May 20, 2016
Mortgage rates continue to run closer to historic bottoms than not, as the weight of a yield-seeking world continues to keep them tethered. Financial markets seem to also be of the belief that the Fed may make only one move to short-term interest rates this year, but as the Fed doesn't seem to have made up its mind as to how it will adjust monetary policy, this is by no means a safe assumption.
It's probably important to recall that the Fed had intentions of higher rates being in place by now. Those plans were derailed last year, notably by early soft economic growth and later by considerable financial market upheaval. Once markets sufficiently calmed, the Fed acted, and did so despite growth that had cooled to about 1.4 percent.
The situation at the moment isn't all the different, if reversed. There was significant financial market upheaval in the early part of this year, and GDP growth ran at a meager 0.5 percent GDP clip. Now, financial markets are calmer, there is perhaps a whisper more inflation to consider, and the economy may be rising to a 1-percent plus growth level, rather than cooling to it. Although a middling probability at the moment, could the Fed pull the trigger on a rate hike over the next nine weeks, or shortly thereafter? Yes.
Our last forecast fared OK; even though we didn't see the expected move to the upside, rates mostly remained contained to the ranges we expected, give or take a couple of basis points. Where back in March we called for HSH's FRMI to run a range of 3.68 percent to 3.97 percent, we did experience 3.68 percent to 3.80 percent pairing. Over the just-ended forecast period, we thought that hybrid 5/1 ARMs would feature average interest rates between a 2.97 percent and 3.22 percent pair of bookends, but the average slipped a little below the bottom of that expectation, running a 2.88 percent to 3.02 percent space over the nine-week period. Conforming 30-year FRMs should have held between a 3.69 percent and 3.98 pair of fences, with the 3.65 bottom and 3.79 tops for the period running a little lower than forecast.
Prepared for it or not, markets should not be surprised or stunned if the Fed does decide to make a move. The central bank has made it plain for a good long while that it wants to lift interest rates as soon as it can, so that a protracted process of gentle normalization for interest rates can occur rather than a more abrupt catch-up process at some later date.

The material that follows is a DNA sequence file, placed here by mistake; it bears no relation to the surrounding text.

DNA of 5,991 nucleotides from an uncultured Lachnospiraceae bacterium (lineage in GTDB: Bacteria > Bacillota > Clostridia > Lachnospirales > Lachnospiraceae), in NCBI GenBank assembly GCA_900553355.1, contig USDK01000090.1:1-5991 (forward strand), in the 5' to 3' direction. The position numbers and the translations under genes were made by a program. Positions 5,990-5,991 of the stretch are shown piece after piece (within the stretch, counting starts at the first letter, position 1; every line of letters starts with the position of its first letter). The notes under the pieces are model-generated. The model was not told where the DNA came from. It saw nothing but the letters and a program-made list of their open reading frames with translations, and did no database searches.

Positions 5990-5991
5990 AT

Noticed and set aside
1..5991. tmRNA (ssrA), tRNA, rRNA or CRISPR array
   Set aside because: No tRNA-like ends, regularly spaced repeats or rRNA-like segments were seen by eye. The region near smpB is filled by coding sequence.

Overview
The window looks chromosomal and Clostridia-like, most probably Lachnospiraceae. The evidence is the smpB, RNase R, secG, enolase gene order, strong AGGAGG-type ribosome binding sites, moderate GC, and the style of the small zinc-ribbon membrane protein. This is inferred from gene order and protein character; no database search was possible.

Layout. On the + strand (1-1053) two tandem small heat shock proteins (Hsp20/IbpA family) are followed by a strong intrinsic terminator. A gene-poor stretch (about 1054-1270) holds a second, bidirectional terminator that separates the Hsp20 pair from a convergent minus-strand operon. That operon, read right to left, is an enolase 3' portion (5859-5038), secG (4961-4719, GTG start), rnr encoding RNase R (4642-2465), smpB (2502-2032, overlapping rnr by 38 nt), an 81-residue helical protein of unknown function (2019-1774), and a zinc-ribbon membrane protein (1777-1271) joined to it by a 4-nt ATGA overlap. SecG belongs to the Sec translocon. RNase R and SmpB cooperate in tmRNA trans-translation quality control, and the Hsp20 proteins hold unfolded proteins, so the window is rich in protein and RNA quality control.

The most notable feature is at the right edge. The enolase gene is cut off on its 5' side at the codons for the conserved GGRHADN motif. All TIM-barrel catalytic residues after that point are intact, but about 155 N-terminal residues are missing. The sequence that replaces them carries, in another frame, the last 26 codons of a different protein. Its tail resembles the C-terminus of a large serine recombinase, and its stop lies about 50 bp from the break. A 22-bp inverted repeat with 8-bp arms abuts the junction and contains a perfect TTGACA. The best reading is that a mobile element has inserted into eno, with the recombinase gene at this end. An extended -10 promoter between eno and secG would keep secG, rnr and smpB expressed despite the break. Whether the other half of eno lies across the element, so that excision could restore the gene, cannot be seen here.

It also bears consideration that, while yet considerable, the drag on the economy and on U.S. inflation is arguably no longer increasing (or at least the peak of global economic storms seem to have passed). Central banks around the world are doing what they can to stimulate their economies, and while results so far are uneven, it won't take much by way of growth elsewhere to improve growth and inflation prospects here.
That said, the Fed may choose to not make a move at the June meeting as it awaits the outcome of a vote by Britain to exit the European Union. Such a move might destabilize the economic consortium and play havoc with financial markets, and the Fed would likely prefer not to disturb markets with a rate change just prior to the vote. The June Fed meeting occurs on the 14th and 15th, and the so-called "Brexit" vote is June 23. Once this passes, and provided the data continue to be supportive (and we think they will be supportive enough, given the conditions present when the Fed last made a move) that a change in July is a good probability... and something the Fed will likely infer with its meeting-closing statement in June.
For the Fed, there is some risk in waiting until later in the year. The Fed prefers not to make policy changes just prior to general elections, and especially not in presidential election years. This diminishes but does not eliminate the likelihood of a move in September, but effectively removes November from the equation. The gap between opportunities could warrant a more forcible "catch-up" move by the Fed in December if economic conditions have improved as expected.
At the moment, all this is a later concern. In the meanwhile, we do expect to see warmer economic data, just as we have in the second quarter of each of the last few years, and this should in turn foster a firmer mortgage rate environment at times over the forecast period. This is especially the case as we approach the next Fed meeting, and particularly if the odds of a move by the Fed are rising as we approach, which seems likely to be the case.
We expect mortgage rates to move away from their recent multi-year bottoms during the upcoming forecast period. It seems most likely to us that in a reversal of the just-past period, they will tend to be more toward the tops of expected ranges than bottoms. The weight of a sluggish world on rates remains considerable, but the prospects of a Fed move amidst a faster-growing economy (if still a moderate one) is sufficient to nudge rates upward.
Over the next nine weeks, we think the overall 30-year FRM as tracked by HSH's FRMI (which includes conforming and jumbo loans) will hold in a range from 3.60 percent to 3.87 percent. The overall average for hybrid 5/1 ARMs should manage to trend in a range that features a 2.83 percent bottom and a 3.09 top. Meanwhile, conforming 30-year FRMs will likely wander between a 3.59 percent to 3.91 percent pair of bookends.
This forecast expires on July 22. We will be well past the June Fed meeting at that point and closing fast on the July get-together. If the Fed didn't make a move in June, the probabilities of a July hike will likely be very high. If you're not on vacation, why not drop by and see how all the drama has (or will) play out?